Hewritt Dixon was so much more than just a running back for the Oakland Raiders. He was a scoring machine in the early days of the Silver and Black.
The former Rattlers back played his collegiate football at Florida A&M before the Denver Broncos selected him in the 1963 AFL Draft. He joined the Raiders in 1966, but before doing so, Dixon played a lot at tight end for the Broncos. The two years prior before 1966, he totaled 939 receiving yards and hauled in three touchdowns via the air. It should also be noted that his average yardage per catch was 15.4 and 14.2 in those two seasons, respectively. Another interesting tidbit about him is he had a grand total of zero rushing attempts for the Broncos.
Enter The Silver & Black
Upon joining the Silver and Black, Dixon kept on the rushing success another Raiders running back started, Clem Daniels. Officially listed as a fullback for most of his Raiders tenure according to Pro Football Reference, Dixon only had 68 carriers in his first year. However, he made the most of those opportunities and averaged 4.1 yards per attempt in that ’66 season. Capitalizing on short-yardage opportunities to score, he had five touchdowns en route to his first Pro Bowl berth.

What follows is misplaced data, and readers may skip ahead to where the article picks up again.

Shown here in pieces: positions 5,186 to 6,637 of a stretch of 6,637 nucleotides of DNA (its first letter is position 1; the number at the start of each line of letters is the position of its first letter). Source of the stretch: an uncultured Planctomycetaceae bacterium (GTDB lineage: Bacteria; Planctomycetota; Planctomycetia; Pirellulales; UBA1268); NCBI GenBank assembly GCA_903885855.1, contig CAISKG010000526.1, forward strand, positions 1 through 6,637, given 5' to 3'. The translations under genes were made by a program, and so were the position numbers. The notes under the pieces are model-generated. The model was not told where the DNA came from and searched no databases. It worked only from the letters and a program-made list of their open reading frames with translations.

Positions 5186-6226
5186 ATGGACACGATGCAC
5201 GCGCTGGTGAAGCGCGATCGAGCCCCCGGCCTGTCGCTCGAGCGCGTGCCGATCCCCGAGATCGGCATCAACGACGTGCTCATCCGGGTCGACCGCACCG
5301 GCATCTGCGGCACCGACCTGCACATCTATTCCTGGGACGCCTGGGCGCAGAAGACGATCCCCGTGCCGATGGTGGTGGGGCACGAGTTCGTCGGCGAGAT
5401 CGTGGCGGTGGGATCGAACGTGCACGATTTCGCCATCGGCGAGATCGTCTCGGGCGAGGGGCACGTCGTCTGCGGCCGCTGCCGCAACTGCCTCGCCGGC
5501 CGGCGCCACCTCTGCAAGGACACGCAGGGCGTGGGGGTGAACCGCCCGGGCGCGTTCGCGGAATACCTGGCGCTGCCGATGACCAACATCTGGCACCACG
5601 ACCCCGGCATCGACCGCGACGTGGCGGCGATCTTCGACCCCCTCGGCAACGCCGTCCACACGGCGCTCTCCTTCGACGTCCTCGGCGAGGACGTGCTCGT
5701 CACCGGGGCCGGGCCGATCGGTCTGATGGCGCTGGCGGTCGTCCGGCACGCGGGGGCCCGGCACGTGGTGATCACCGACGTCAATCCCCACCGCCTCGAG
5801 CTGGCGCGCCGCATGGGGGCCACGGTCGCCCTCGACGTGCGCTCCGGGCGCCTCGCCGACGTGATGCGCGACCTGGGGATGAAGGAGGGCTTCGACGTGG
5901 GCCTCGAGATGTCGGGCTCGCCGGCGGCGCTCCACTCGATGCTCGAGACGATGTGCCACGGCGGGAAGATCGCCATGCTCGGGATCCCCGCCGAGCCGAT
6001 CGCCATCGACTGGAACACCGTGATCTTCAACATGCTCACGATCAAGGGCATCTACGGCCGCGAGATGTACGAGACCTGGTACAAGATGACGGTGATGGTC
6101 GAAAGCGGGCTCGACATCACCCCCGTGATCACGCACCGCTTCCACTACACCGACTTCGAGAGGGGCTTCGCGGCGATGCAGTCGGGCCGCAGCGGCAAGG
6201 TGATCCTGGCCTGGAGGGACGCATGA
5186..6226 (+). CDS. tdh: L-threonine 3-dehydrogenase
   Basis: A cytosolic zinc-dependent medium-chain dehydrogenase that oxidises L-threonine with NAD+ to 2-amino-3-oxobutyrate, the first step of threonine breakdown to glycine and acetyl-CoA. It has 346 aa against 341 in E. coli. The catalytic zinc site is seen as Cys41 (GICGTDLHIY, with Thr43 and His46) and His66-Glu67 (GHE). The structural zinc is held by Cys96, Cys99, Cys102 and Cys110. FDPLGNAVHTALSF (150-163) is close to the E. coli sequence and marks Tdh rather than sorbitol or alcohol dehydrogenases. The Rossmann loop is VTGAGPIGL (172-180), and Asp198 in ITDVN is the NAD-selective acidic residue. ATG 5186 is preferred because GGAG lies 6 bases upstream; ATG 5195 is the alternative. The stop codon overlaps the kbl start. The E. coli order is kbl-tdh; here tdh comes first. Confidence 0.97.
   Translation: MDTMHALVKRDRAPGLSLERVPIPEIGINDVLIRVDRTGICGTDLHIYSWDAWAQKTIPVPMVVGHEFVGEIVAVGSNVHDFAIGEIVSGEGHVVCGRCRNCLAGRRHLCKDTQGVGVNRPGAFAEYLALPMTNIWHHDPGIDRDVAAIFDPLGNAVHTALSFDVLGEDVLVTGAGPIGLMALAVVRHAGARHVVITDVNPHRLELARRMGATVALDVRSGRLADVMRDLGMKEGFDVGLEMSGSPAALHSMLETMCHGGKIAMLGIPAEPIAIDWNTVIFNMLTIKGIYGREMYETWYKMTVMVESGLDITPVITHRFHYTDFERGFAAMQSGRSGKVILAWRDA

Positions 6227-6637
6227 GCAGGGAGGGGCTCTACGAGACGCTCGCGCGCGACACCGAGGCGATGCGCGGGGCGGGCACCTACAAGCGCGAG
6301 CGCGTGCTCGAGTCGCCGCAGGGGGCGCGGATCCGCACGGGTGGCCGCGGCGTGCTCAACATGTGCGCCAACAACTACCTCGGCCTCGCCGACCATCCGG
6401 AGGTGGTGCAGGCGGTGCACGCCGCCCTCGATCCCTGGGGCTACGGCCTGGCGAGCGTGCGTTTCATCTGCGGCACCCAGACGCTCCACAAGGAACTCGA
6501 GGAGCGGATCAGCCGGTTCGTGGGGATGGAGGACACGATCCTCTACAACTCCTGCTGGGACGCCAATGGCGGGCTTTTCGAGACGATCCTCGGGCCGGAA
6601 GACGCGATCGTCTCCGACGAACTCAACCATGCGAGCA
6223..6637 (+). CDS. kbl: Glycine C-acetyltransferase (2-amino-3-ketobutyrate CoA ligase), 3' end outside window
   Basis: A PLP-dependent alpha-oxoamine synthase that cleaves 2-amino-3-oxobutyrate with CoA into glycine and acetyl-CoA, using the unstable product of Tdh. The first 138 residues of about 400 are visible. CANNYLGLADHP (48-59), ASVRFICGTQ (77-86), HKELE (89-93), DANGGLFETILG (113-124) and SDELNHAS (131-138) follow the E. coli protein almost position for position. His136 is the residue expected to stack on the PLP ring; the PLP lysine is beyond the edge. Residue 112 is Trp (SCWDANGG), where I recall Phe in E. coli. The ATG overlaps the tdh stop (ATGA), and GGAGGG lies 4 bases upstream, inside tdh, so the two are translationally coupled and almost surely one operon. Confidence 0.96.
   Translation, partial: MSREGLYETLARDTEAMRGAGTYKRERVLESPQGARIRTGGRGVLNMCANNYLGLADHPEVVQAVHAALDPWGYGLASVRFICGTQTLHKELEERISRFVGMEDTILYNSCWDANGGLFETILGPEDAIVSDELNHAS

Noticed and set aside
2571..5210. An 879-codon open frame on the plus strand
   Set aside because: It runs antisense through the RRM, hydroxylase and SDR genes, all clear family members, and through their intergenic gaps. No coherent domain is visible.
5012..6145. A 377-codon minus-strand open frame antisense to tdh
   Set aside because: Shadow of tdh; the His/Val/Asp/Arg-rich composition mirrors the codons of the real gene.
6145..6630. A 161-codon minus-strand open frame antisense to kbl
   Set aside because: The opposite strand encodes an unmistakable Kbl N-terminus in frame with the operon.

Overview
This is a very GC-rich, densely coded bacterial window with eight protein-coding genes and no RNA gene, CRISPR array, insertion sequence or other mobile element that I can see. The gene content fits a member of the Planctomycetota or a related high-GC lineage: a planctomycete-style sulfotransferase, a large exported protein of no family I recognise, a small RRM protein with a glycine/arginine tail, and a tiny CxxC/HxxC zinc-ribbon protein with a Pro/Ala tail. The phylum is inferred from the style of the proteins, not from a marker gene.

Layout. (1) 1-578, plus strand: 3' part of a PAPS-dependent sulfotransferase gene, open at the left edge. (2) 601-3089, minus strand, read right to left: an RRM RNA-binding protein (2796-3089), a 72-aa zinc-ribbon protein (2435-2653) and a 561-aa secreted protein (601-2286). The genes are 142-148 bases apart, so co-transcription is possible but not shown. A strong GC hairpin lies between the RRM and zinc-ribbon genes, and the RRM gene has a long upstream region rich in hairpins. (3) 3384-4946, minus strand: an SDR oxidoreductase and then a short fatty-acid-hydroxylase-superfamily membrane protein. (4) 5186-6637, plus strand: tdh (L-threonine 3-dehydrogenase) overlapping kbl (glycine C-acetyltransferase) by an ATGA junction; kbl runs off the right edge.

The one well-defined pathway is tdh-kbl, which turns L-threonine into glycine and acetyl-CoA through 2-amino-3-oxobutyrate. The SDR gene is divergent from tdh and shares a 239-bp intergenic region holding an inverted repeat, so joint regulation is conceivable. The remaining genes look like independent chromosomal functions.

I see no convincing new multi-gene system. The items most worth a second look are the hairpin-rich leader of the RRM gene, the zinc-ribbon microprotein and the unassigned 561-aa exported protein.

The following seasons, 1967 and 1968, Dixon continued to build on the success of his first Raiders season. Earning back-to-back Pro Bowl berths and being an All-Pro in ’68, his stats were quite impressive in that stretch. He totaled 1,424 rushing yards but also contributed in the passing game, amassing 923 receiving yards. Perhaps, the original “Swiss Army Knife” for the Raiders, Dixon was a key contributor in his tenure. After a subpar year in 1969, Dixon bounced back in 1970.
After only starting ten games out of 11 in 1969, Dixon returned to form and started 14 games for the Raiders the following season, his last with the team. Despite being 30 years old, the running back totaled 861 rushing yards, 207 receiving yards, and reached the endzone twice, once by air and another through the ground. It was only fitting that Dixon went out on top individually, earning a Pro Bowl nod in his final year. While Dixon is not mentioned with the greats such as Marcus Allen or Bo Jackson, he certainly carved out his own special place in Raiders lore.
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*Top Photo: Fansided